Many people are aware that low levels of iron in their body can lead to anaemia, with symptoms such as fatigue. But few realise that too much iron can result in a potentially fatal condition.
Meat picture from Shutterstock
Normally, if we have enough iron in our body, then no further iron is absorbed from the diet, and our iron levels remain relatively constant.
But the body also has no way of excreting excess iron. In a condition called hereditary haemochromatosis, the most common cause of iron overload, the mechanism to detect sufficient iron in the body is impaired and people can go on absorbing iron beyond the normal required amount.
Untreated, haemochromatosis can result in scarring to the liver (cirrhosis), liver cancer, damage to the heart and diabetes. These problems are the result of excess iron being deposited in the liver, heart and pancreas. Haemochromatosis can also cause non-specific symptoms such as fatigue, loss of libido and arthritis. In some, it results in a shortened lifespan.
The most common cause of hereditary haemochromatosis is a mutation received from both parents, in a gene called HFE.
Around one in every 200 Australians of European heritage have a double dose of this gene fault and are at risk of developing the disorder. Haemochromatosis is much less common among people who aren't of European ancestry.
Approximately 80 per cent of men and 60 per cent of women who have inherited this gene fault from both parents develop high iron levels. And of those who do, up to 40 per cent of men and 10 per cent of women will develop health problems.
Actual blood iron levels are generally normal in those with haemochromatosis, as excess iron in the body is stored in tissues like the liver. So haemochromatosis is diagnosed by testing blood iron indices called transferrin saturation and serum ferritin levels.
Transferrin is a protein that transports iron around the body; ferritin is a protein that stores iron. The more iron in the body, the more ferritin that is made. Those with the haemochromatosis generally have high transferrin saturation and serum ferritin levels.
These proteins are very important in minimising tissue damage from iron, as iron that is not stored in ferritin or bound to transferrin is very toxic to cells.
If abnormal iron indices are identified, then genetic testing is usually the next step. Sometimes a liver biopsy is also required, to assess the degree of excess iron and whether there is permanent scarring of the liver.
There is debate among experts over whether everybody should undergo genetic testing for the disorder, even if they don't display symptoms.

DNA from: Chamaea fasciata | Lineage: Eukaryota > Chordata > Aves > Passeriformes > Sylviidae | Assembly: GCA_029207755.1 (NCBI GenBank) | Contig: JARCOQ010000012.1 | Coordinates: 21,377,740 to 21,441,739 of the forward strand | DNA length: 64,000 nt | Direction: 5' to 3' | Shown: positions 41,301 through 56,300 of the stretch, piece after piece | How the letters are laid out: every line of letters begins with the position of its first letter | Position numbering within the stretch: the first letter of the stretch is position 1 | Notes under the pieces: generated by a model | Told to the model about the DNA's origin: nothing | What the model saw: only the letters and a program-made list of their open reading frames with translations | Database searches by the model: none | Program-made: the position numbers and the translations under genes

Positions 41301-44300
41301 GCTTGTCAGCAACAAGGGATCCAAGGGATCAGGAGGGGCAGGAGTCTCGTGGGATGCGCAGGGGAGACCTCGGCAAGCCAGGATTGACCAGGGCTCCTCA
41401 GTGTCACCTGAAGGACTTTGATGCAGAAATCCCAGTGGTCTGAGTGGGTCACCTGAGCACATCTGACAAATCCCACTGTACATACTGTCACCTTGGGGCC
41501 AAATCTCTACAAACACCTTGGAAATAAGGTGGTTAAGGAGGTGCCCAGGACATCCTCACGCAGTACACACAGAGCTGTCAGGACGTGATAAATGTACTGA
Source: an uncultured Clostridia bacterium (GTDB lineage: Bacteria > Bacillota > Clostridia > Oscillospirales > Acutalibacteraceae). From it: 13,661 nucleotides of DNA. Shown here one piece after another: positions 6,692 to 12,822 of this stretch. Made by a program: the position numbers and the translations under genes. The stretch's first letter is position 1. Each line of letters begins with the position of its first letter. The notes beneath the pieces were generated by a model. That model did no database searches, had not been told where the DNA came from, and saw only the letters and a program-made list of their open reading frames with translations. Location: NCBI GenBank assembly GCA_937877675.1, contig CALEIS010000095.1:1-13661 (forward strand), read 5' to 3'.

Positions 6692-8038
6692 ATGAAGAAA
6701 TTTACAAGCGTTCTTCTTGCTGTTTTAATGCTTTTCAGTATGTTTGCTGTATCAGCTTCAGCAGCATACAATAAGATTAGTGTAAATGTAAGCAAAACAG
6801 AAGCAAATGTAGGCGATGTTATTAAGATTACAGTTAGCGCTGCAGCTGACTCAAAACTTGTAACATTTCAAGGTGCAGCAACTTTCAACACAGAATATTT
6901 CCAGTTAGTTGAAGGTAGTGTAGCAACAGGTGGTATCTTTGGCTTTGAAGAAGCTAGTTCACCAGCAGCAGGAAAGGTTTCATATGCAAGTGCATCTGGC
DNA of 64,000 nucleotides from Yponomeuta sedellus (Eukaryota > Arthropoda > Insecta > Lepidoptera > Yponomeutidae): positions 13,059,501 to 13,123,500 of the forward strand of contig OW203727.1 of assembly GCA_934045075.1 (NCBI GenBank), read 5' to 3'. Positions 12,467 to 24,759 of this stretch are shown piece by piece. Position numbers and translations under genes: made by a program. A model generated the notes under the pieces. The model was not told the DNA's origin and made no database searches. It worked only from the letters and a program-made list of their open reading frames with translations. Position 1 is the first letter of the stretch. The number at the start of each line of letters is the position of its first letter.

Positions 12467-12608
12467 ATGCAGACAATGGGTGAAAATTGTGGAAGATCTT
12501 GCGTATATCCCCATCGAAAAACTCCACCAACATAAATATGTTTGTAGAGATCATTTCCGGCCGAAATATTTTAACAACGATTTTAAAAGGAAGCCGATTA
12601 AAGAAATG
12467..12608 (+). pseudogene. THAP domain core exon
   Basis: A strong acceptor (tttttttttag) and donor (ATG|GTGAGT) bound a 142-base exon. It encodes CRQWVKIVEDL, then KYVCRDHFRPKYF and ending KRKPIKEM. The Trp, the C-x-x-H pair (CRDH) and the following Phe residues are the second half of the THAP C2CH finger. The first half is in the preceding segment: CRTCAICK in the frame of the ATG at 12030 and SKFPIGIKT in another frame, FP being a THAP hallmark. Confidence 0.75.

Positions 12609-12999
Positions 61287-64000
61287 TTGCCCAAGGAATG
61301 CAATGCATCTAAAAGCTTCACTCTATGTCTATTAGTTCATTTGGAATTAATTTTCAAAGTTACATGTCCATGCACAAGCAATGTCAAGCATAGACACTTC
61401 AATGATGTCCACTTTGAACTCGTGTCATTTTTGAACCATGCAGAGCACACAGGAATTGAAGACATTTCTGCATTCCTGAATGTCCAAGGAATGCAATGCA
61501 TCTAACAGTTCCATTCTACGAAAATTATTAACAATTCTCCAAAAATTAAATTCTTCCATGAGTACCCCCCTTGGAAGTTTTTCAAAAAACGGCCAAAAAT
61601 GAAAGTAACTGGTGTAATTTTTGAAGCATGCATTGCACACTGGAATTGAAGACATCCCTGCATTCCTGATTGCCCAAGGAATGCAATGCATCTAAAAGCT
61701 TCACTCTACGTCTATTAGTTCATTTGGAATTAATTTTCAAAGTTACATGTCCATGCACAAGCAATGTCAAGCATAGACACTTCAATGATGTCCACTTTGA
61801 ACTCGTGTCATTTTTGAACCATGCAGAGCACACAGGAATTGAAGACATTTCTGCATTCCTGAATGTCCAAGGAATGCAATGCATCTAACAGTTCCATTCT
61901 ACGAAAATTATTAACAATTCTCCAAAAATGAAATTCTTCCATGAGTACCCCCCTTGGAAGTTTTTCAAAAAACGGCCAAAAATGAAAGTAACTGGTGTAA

Those who argue for blanket screening claim that if a person is at risk, knowledge of their condition will allow them to have their ferritin levels monitored, and they can seek treatment to prevent severe problems.
Arguments against the practice include the high cost of genetic screening, and the fact that many people who have the genetic risk don't go on to develop the disorder.
Donating blood is the primary form of treatment for haemochromitosis. Red blood cells contain haemoglobin, which is very high in iron – removing red blood cells therefore removes iron.
While there's no doubt that people with very high iron levels due to haemochromatosis require treatment through donating blood, the evidence is less clear for those with only slightly elevated iron levels.
A research study call Mi-iron is underway in Melbourne, Brisbane and Perth to examine whether there are benefits to treatment when there is only moderate iron excess.
In this study, individuals will either have their iron levels normalised or left untreated without the person knowing which is the case (there's more information here about how this is achieved). Various symptoms are being assessed before and after the intervention to see if people with haemochromatosis who don't have severely elevated iron levels benefit from treatment.
Media campaigns may encourage us to eat more red meat, in part to make sure that we get enough iron. But with haemochromatosis, there can be too much of a good thing.
Martin Delatycki is the director of the Bruce Lefroy Centre for Genetic Health Research at Murdoch Childrens Research Institute. He receives funding from National Health and Medical Research Council, Friedreich Ataxia Research Alliance, Friedreich Ataxia Research Association.